strapi generate:model category name:string description:text --api product
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Creating a model will generate two files; a JavaScript file and a JSON file. If you want to create a component model, you must use the Content-Types Builder from the Admin Panel. This is because there’s not a CLI generator for creating component models.
Or, you can create your component manually by following the file path described previously.
If you want to generate a complete API with configurations, controller, model, and service, run the command below in your CLI

// Syntax for generating a complete API
strapi generate:api <name> [<attribute:type>] 
options: [--plugin <name>]

// Example of generating a complete API
strapi generate:api address name:string description:text --plugin content-manager
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Next, let’s look at how to implement Content Type Modelling in a Strapi application efficiently and best practices while using the Content Type Modelling.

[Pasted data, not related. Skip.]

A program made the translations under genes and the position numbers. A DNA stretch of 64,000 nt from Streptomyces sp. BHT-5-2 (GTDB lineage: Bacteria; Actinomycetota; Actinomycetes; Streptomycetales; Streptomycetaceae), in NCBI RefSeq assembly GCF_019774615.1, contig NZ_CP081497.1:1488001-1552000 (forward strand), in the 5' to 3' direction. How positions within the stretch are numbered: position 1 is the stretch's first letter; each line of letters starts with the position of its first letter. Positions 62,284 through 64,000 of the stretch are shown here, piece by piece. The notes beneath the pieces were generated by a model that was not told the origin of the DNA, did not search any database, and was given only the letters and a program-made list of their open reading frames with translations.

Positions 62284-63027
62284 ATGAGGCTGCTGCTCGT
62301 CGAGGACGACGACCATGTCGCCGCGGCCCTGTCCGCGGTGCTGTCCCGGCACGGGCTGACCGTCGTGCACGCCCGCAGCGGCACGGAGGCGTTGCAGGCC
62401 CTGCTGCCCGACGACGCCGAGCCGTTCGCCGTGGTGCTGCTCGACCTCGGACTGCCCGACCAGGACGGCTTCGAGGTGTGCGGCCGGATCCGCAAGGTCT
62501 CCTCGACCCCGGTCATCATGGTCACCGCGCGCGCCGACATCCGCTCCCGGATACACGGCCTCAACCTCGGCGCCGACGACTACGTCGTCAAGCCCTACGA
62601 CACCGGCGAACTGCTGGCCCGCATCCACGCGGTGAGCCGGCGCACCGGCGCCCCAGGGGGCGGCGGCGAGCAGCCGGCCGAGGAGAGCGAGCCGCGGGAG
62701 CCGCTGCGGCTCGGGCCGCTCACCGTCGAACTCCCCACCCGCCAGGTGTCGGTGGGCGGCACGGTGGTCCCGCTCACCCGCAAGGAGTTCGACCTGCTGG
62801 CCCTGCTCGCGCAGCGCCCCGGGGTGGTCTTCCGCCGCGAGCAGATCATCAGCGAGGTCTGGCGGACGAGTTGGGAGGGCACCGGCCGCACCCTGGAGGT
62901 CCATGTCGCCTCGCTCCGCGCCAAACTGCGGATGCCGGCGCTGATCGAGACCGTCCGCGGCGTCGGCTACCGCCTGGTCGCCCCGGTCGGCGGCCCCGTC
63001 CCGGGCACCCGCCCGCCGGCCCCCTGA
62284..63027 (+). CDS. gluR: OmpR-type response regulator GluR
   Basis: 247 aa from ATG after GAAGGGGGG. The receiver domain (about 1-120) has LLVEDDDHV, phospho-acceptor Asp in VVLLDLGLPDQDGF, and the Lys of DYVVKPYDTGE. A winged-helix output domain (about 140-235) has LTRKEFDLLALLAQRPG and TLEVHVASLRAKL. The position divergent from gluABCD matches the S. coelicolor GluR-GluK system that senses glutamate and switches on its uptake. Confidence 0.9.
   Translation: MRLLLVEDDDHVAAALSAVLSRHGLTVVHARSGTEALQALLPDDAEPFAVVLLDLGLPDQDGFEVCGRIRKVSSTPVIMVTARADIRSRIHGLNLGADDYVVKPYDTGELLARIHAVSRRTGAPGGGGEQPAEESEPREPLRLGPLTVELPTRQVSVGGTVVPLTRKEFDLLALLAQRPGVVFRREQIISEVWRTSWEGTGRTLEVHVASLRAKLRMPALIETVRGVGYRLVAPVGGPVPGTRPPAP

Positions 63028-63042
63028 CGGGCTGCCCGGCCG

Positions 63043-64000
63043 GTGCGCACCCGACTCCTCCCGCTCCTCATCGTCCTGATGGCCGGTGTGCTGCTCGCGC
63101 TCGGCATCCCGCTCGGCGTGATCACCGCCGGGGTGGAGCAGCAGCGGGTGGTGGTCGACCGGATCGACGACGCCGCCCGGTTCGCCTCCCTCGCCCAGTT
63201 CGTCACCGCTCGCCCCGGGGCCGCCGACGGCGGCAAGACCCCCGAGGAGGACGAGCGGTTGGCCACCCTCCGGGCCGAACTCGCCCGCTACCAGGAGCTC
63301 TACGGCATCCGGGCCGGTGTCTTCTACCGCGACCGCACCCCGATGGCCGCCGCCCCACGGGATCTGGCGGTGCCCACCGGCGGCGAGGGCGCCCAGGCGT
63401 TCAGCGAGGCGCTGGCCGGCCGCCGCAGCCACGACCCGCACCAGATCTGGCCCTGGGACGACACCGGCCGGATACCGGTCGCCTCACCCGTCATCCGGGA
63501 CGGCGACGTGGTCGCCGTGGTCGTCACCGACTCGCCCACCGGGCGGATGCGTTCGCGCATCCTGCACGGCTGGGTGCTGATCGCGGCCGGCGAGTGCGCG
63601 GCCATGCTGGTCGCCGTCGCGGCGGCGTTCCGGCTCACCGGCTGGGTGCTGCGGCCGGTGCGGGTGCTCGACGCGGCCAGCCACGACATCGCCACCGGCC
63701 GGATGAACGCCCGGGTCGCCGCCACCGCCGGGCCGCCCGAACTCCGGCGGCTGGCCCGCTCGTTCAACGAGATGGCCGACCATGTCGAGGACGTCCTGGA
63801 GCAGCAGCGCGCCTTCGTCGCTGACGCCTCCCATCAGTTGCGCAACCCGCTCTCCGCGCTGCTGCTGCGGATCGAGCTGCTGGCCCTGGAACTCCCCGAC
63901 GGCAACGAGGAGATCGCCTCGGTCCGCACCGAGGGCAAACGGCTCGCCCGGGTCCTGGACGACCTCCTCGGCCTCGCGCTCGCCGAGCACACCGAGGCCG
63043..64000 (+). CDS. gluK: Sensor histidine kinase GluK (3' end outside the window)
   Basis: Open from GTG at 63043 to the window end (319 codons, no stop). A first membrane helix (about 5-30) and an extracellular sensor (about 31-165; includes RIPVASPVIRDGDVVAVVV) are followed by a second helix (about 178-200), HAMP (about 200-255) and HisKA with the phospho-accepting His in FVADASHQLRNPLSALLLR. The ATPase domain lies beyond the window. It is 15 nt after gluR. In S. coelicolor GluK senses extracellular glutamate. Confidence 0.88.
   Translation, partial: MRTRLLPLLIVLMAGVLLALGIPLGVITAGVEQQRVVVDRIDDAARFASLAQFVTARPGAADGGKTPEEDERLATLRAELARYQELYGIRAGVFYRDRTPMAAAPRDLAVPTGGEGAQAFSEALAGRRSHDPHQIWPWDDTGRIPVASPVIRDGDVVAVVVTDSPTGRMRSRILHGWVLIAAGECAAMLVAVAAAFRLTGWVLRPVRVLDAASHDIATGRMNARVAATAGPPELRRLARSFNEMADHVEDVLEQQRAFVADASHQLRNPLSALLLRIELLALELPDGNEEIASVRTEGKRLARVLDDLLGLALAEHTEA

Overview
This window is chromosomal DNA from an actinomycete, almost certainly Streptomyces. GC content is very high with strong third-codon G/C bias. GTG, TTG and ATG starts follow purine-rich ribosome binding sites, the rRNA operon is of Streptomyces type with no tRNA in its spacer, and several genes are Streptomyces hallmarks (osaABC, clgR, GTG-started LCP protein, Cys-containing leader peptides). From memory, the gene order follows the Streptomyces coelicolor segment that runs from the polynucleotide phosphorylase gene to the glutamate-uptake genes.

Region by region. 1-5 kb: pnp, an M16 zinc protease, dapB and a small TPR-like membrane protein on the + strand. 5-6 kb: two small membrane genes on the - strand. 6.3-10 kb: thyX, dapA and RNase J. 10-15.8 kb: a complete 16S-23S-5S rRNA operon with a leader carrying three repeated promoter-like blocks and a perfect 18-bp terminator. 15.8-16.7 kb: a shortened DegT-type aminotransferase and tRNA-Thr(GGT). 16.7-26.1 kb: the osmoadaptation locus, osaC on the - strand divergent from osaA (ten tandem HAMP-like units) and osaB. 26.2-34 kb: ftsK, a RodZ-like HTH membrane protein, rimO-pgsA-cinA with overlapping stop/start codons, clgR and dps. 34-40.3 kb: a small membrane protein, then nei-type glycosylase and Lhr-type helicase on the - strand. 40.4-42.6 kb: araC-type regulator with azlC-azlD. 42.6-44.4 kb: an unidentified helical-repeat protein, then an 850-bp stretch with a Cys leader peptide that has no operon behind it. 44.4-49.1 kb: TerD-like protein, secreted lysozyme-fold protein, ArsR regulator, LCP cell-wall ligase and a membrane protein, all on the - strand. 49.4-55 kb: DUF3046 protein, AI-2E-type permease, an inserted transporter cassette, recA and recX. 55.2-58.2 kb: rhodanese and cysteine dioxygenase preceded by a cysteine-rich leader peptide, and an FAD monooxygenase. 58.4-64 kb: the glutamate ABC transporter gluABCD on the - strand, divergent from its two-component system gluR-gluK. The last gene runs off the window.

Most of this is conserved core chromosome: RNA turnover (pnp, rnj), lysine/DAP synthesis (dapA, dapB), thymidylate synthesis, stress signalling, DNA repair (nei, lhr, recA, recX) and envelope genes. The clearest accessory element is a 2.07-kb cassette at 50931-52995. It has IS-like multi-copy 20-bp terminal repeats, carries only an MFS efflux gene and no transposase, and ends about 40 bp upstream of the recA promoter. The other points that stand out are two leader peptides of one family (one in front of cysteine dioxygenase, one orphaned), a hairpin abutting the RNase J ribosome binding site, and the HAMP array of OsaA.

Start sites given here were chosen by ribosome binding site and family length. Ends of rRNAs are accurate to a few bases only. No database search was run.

Implementing Content Type’s Modelling, Best Practices

We have seen in other sections the different Strapi Model Types and how to create a simple model. In this section, we will dive deeper in Content Type Modelling and the best practices to efficiently implement Content Type Modelling in our Strapi application.

Lifecycle Hooks
We have seen that you can’t talk about Content Type Modelling without talking about Lifecycle hooks. Lifecycle hooks are the brain of any content model as they get triggered whenever Strapi queries are called. Let’s look at best practices in managing and creating custom content model’s Lifecycle hooks.